Contemporary views on modern foreign-language education reflect a focus on the acquisition of language for the purpose of communication, thus overshadowing the once popular traditional approach which emphasized knowledge about the language. Fundamentally, a living language, such as the modern foreign language, is perceived primarily as a means by which persons use the language to exchange ideas and feelings among themselves, thereby opening a gateway to opportunities and activities which otherwise would have remained closed. The growing importance of the foreign language as a means of communication can be linked to the shrinking of the globe through social, economic and political interactions which necessitate competence in more than one’s natural language.
Bilingualism and multilingualism are a characteristic feature of most of the countries in the world. In many places the ordinary person in the street commands several languages. In contrast, English-speaking countries, such as those of the Caribbean, have been struggling to find effective ways of achieving bilingualism among the school population. Success has been minimal and the drop-out disturbing.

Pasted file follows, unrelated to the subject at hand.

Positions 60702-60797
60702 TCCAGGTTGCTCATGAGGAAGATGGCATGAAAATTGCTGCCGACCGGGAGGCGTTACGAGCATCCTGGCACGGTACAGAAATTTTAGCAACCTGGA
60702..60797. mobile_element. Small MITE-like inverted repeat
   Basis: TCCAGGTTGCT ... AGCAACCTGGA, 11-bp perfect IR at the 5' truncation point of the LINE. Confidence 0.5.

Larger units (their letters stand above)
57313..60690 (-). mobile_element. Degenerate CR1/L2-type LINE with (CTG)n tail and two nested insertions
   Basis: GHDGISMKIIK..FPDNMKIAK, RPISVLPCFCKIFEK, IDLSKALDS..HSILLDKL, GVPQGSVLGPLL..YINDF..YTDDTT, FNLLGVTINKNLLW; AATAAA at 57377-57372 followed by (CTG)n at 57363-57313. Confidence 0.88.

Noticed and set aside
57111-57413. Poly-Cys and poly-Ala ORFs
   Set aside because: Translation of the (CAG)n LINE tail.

The communication goal invites us to examine in our study the nature of language and how it is acquired in its natural setting, to find clues which may assist us in our re-conceptualization and re-formulation of foreign-language classroom teaching and learning. Foreign-language pedagogy is a very fertile field. It encourages the active contribution of the classroom teacher to its further development through the exploration of the literature, critical thinking, practice and reflection